Can anyone address the elephant in the room: as medical therapeutics change and biologics are available and more appropriate for various conditions it is noteworthy to realize that these costs are often not covered by many government insurers and not eligible for foundations grants (as are sometimes offered in the form of copay cards, or copay assistance). I’m talking 20% out of pocket cost for a biologic can run 1500-2000 out of pocket after insurance. If you happen to get one of these rheumatologic or immunologic diseases, Medicare is NOT going to cut it. Are people folding in these possibilities into their projected costs in retirement. How does the FIRE community think about these things (I mean the medical FIRE community…I don’t think the non-medical FIRE community is even aware of these nuances unless they’re already dealing with a chronic or rare disease under treatment).
As it turns out, both sets of the headlines are true—in some areas, premiums are going down for a variety of reasons. But in most areas, premiums are also going to be higher than they might otherwise have been without various government decisions. Let's sort through all the noise and figure out what's really happening to your health insurance premiums.
Accident insurance was first offered in the United States by the Franklin Health Assurance Company of Massachusetts. This firm, founded in 1850, offered insurance against injuries arising from railroad and steamboat accidents. Sixty organizations were offering accident insurance in the U.S. by 1866, but the industry consolidated rapidly soon thereafter. While there were earlier experiments, the origins of sickness coverage in the U.S. effectively date from 1890. The first employer-sponsored group disability policy was issued in 1911.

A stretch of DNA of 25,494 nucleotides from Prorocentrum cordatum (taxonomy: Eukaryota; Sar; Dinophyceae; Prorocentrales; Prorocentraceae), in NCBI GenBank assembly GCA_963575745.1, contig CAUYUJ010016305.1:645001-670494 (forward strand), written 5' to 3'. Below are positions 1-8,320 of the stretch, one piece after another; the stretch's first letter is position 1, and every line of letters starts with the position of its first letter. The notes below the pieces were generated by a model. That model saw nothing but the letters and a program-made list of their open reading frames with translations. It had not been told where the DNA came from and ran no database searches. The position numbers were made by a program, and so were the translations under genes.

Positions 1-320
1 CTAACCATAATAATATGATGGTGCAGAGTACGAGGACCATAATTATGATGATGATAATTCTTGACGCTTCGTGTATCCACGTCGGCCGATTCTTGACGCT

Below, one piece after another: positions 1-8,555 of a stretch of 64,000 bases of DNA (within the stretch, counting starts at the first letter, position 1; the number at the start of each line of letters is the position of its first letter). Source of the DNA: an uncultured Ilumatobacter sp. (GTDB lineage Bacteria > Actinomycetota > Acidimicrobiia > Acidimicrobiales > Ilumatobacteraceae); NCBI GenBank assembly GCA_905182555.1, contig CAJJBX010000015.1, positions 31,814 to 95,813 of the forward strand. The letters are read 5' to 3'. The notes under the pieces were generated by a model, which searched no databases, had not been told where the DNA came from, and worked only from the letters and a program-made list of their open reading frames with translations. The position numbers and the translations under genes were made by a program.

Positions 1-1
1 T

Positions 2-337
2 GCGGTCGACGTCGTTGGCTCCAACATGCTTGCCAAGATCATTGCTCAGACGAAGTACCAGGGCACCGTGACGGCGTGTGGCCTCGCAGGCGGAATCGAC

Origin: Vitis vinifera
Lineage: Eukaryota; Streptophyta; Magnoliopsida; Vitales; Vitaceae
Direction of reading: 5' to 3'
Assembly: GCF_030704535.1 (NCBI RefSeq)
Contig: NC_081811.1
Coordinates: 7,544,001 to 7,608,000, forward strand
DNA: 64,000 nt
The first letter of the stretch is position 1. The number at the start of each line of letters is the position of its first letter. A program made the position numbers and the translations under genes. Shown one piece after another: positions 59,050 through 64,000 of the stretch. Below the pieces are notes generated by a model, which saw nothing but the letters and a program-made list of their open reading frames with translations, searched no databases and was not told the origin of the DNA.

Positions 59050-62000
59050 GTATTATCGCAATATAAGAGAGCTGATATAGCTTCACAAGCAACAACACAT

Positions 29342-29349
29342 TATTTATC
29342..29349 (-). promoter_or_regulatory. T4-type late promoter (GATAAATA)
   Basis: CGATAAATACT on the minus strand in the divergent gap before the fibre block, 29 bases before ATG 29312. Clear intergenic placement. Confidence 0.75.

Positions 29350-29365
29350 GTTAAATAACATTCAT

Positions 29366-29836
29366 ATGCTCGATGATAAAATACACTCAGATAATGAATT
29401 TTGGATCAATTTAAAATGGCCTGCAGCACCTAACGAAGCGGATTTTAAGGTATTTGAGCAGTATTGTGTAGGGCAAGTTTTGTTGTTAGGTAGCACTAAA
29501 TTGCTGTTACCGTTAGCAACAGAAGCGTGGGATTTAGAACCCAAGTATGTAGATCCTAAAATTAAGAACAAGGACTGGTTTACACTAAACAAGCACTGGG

Probably not a surprise since we’re talking health insurance, but there really isn’t a great one-stop-shop. Insurance is regulated at the State level so insurers and plans will vary. I’d start with checking the major health insurers directly (Aetna, UnitedHealthcare, Anthem and Cigna) as they operate in many states. But there could be small insurers that offer CAT plans in your state as well so Google searching might be a good resort to find specific plans in your State (and buying them direct from the insurer). Wish I could be more helpful here.
For starters, the vast majority of the headlines you're seeing are for health insurance that people buy in the individual market. That can be in the health insurance exchange or outside the exchange (i.e., purchased directly from the health insurance company), but it does not include coverage that people get from an employer, nor does it include Medicare, Medicaid, or the Children's Health Insurance Program.
Consumers who are unable to afford ACA-compliant coverage can now purchase short-term coverage with a much longer duration. Federal regulation changes finalized this summer and announced this month will make it possible for many buyers to purchase a short-term plan with an initial duration of nearly a year – with renewal options that allow the plan to remain in force for three years.